It’s 7:30am and mothers begin to gather under a shelter at a health center in southern Malawi. Babies are straddled to their mothers’ backs or cleverly attached to their hips so they are able to breastfeed. Toddlers are roaming about, playing with nature’s makeshift toys or eating biscuits bought on the road along the way. It’s mid-September and the cold air can be a bit stiff this early in the morning. Since it is Southern Africa’s ‘winter’ or dry season, moms have wrapped their infants in layers of traditional chitenge fabric and blankets. They are sitting under the shelter waiting for the 30-minute education session that precedes contraceptive distribution. This session comes in the form of brilliantly composed songs. The songs teach reproductive health messages, family planning, and safe sex for women of all ages, upbringings, and socioeconomic backgrounds.
At the front of the audience, there are two Health Survey Assistants (HSAs) leading the songs in full character and dress, portraying vivid expressions that make the women come alive and sing along with each verse in melodious symphony. The women are clapping to the rhythm, effortlessly creating three-part harmony, and laughing on cue to innuendos that seem to normalize the everyday nuances of the maternal role that women courageously assume in the home. As I watch this event unfold, I realize that this artistic presentation is not just a form of audible entertainment; it synchronizes human existence, identifies commonalities within the culture, and isolates human tendencies that affect health. For example, one verse encourages moms to be consistent with using contraception for effective birth spacing, even though they may feel too tired from working to travel to the health center. The mothers could definitely relate to feeling tired, but were also able to realize how the tendency to deprioritize health can have a negative impact.
“…this artistic presentation is not just a form of audible entertainment; it synchronizes human existence, identifies commonalities within the culture, and isolates human tendencies that affect health.”
I understand this mesh of art and education is essential to making critical health care information accessible to this group of women. It doesn’t matter if someone completed higher education or left secondary school to work and support her family. Singing requires no reading or writing, only a working use of the local language and the ability to relate to what is being sung.
“Singing requires no reading or writing, only a working use of the local language and the ability to relate to what is being sung.”
Currently I serve as a Nurse Educator and Fellow within the Global Health Service Partnership, a joint program between Seed Global Health, the Peace Corps, and the US President’s Emergency Plan for AIDS Relief (PEPFAR). I teach community health and reproductive health at the undergraduate and graduate levels in southern Malawi. In all of my education and nursing career in the US, art in health education has been limited, due in part to different cultural norms. Despite this difference, the potential remains very promising. First Lady Michelle Obama has done something similar as a part of her initiative to combat childhood obesity, during which she created a short video. In it, she sang a popular song, Turn Down for What by Lil Jon and DJ Snake while holding a turnip and dubbed the lyrics to “turnip for what.” The idea was to capture the adolescent population with a message about healthy eating. The video was posted to Vine’s website, a site popular with social media users for uploading entertaining videos. The video has had tremendous response with over 43 million views and 23,000 likes. Likewise, my experience in Malawi has sparked my interest in using art in health education as an effective way to engage a larger audience.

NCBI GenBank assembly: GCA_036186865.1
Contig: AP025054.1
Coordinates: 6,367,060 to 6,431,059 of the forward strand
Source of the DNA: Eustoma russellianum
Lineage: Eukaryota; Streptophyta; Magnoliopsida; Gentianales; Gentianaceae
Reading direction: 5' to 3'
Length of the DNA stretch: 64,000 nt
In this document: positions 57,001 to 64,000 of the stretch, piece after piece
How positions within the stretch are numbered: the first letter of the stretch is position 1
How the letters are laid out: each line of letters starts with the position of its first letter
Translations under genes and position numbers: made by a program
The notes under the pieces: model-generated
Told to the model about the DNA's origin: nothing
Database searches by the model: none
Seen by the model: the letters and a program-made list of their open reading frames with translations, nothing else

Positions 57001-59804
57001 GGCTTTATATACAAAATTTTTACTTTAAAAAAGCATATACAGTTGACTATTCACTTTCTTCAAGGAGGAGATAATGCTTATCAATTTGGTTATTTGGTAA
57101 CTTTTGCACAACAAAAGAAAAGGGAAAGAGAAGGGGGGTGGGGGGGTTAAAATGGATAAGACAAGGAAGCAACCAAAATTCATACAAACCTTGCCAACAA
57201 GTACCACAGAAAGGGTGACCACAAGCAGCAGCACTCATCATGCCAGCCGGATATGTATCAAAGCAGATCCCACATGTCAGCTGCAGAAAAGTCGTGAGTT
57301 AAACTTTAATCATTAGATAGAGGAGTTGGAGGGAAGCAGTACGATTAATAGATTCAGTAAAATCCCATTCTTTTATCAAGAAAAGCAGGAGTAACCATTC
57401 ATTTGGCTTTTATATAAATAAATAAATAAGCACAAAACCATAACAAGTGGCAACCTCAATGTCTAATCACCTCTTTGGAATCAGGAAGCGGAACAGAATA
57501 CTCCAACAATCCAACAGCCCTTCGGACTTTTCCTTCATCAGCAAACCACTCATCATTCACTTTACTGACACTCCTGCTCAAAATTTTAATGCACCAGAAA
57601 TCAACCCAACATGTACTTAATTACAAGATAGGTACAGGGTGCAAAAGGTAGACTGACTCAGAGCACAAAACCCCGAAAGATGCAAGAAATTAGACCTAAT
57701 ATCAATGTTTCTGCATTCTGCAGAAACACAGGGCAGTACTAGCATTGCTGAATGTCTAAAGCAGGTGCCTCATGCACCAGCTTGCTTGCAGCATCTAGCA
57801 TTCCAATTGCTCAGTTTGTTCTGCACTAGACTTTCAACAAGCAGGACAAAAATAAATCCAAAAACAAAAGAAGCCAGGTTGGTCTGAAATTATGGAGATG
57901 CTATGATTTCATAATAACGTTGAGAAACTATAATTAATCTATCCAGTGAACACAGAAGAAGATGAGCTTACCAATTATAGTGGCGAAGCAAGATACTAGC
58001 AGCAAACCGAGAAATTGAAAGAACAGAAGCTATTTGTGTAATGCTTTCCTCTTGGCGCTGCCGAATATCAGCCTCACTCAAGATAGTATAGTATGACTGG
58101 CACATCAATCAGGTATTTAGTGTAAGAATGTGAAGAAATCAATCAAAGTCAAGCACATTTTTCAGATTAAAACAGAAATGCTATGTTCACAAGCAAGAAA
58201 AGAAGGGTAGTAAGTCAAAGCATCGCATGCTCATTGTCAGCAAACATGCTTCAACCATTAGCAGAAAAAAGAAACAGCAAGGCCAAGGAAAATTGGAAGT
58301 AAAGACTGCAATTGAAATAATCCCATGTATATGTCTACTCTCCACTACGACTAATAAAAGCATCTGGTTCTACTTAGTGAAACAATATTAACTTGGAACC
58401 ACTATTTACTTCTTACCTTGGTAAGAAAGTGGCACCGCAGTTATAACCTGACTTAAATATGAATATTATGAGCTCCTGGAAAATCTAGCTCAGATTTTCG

“Exploring art forms and their effect on retention of health education can be an exciting prospective in the way health care is delivered around the world. It has the potential to revolutionize how we disseminate health information, which will inevitably increase the number of people we reach, as well as the quality of health education.”
Recently, I was privileged to participate in the celebration of University of Malawi’s 50th year Golden Jubilee. I accompanied colleagues in planting trees on a new nursing campus. As we witnessed the Vice Principal planting the first tree, a faculty member belted out in impromptu song, and everyone chimed in as they learned the words. It was catchy, it was appropriate, and it set the tone for a truly inspiring event. It was then that I recalled my experience at the health clinic and began to realize how engrained art is in communication. Exploring art forms and their effect on retention of health education can be an exciting prospective in the way health care is delivered around the world. It has the potential to revolutionize how we disseminate health information, which will inevitably increase the number of people we reach, as well as the quality of health education.
Cherlly Bailey, MPH, RN is currently serving as a GHSP Nurse Volunteer in Malawi. Prior to this position, Ms. Bailey was a Nurse Case Manger at Federal Healthy Start focusing on peripartum and interconceptional health. She also previously worked as a nurse at Centennial Women’s Hospital in Nashville, TN caring for high risk antepartum patients and at the Veterans Affairs Hospital treating SICU patients. She received her BSN from Tennessee State University in Nashville, TN and her Master’s degree in Public Health Leadership and a minor in Maternal Child Health from University of North Carolina at Chapel Hill. She spent time in Belize City for her Masters practicum working on health advocacy, program planning, organizational leadership and policy development.